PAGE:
One of my neighbours reminds me of a Tony Soprano character; late 40s, Prada sunglasses, Italian loafers, social visits from the cops and a predilection for entertaining chainsmoking bottle blondes on his boat in the middle of the afternoon. Whenever I pass by, he's all "How you doin' sweetheart?" and "Darlin' where you been?", a real smooth operator - about as subtle as a ten ton truck. I was walking down the dock a few weeks ago and the smooth operator was in the cockpit drinking beer with a few friends. I saw him nudge his buddies as I approached. Then he jumped onto the swim platform and started chatting me up in front of his pack. I asked a young guy I know what this sort of male behaviour meant. Why was he nudging his friends before I approached and shamelessly chatting me up in front of his pals? My young friend said, "I think you must be the dock eye candy." This is not the answer I was expecting...

I am a woman in my late 30s who could stand to lose 20 pounds. I don't make any pretense to being a sex symbol or a femme fatale. But I guess from a biological perspective, primates will be primates and if there's a shortage of females to court, you take what's available. Around here, that makes me eye candy. So if you want to feel alive go to a cemetery. If you want to feel thin, go to a weight watchers meeting. If you want to be eye candy, come to a marina. My young friend suggested I remind the smooth operator that candy might taste good, but if you bite it the wrong way, it can break your teeth.

Thursday, September 24, 2009

Tempus Fugit: Even the Monarchs are skipping town.

My neighbour said, "I think we're calling it a day" as he and his wife hauled stuff off their big old Sea Ray. And then there were just a few reckless souls living aboard. The countdown has begun to the official end of the season. Boats are being hauled out of the water every hour. Staff has been whittled down. People are no longer eating outside. Even the mosquitoes have called it quits, thankfully. But there are still a few Monarch butterflies left, stragglers on the big annual migration to the warmer climes of Mexico. I think the Monarch has the right idea.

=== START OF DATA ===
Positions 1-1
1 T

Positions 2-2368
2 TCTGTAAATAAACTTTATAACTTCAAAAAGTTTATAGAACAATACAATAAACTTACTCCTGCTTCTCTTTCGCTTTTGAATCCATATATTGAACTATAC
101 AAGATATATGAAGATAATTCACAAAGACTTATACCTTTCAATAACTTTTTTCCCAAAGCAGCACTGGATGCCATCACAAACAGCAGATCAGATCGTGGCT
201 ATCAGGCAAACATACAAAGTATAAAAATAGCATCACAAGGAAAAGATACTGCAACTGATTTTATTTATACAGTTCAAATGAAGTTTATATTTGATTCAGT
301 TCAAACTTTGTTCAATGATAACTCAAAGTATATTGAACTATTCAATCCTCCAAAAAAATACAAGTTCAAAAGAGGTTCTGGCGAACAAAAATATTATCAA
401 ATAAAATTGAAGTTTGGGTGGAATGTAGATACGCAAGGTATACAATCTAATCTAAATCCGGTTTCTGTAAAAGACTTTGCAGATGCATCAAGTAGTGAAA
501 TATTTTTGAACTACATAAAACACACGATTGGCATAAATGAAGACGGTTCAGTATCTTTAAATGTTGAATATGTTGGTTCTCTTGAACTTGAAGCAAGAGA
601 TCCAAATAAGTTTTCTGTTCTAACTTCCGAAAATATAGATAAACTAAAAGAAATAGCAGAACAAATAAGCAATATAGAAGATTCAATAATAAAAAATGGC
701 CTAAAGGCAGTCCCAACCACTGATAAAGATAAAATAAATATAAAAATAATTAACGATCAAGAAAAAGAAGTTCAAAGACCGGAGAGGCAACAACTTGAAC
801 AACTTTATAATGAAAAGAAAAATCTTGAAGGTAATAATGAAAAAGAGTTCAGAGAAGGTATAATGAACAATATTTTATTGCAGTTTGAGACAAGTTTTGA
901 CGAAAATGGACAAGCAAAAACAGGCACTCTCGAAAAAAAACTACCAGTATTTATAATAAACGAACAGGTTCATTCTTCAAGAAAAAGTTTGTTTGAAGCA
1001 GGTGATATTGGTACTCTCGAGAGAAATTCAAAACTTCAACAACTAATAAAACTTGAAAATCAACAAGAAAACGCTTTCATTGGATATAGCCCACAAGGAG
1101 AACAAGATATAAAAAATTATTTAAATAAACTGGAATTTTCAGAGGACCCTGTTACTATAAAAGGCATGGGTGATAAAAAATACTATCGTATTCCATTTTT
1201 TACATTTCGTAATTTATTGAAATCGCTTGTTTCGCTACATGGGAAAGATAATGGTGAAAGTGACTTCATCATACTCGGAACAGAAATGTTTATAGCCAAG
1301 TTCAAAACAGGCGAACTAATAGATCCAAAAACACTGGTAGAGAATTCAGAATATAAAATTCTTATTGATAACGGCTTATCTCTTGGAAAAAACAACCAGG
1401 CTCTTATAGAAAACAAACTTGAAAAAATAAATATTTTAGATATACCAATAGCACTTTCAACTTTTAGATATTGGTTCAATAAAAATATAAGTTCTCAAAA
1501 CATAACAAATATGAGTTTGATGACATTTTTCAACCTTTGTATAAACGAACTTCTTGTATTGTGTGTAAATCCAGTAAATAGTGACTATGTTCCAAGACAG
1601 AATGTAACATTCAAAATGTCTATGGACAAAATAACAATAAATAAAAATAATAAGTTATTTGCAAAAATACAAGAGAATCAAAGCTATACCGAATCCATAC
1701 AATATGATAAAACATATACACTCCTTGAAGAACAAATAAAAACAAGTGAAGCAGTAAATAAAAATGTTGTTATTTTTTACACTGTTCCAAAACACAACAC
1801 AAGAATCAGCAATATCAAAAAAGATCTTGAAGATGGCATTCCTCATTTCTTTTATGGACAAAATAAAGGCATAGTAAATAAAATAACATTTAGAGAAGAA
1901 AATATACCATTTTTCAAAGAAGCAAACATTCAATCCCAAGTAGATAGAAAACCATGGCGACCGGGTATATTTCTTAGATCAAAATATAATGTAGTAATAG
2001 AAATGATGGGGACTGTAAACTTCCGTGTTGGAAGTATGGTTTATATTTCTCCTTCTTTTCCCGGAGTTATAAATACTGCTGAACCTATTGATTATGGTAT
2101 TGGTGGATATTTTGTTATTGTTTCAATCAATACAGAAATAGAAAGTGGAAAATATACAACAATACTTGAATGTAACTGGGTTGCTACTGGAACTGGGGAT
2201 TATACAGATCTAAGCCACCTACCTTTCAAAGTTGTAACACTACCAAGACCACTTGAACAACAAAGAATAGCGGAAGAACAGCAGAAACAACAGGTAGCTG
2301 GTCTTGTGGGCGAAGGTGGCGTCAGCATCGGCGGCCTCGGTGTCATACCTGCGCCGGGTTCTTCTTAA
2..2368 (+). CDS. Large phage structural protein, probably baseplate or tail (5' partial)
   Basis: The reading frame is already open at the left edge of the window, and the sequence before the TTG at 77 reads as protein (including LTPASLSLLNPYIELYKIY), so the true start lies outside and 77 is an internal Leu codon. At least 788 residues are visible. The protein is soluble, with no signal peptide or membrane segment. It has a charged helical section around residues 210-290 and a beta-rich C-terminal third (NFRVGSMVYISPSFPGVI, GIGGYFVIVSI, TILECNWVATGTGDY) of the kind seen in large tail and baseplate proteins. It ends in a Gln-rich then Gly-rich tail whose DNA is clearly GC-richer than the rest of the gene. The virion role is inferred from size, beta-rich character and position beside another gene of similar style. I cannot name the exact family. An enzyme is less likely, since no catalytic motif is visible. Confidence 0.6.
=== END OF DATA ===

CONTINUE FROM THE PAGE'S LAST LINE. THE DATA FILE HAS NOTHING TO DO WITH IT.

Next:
Tuesday, September 22, 2009

Morning Has Broken

Oy, someone didn't want to get out of bed this morning (love those little tic tac teeth)...

Sunday, September 20, 2009

Men Overboard!

Creepy. A body washed up right next to the marina yesterday afternoon. When I was Googling for news on the event, I discovered that a surprising number of bodies wash up in the Great Lakes. Unidentified bodies. How does it get to the point where you disappear into Lake Ontario and it barely makes the news? And then I got to remembering an old statistic from boat school somewhere down the line. More than half the men found in the water have their pants undone. That's because they often fall overboard while peeing. Men, be careful out there. I am the first to acknowledge that those extra dangly bits of skin come fraught with all sorts of problems and danger.

Thursday, September 17, 2009

Complacency in the Wild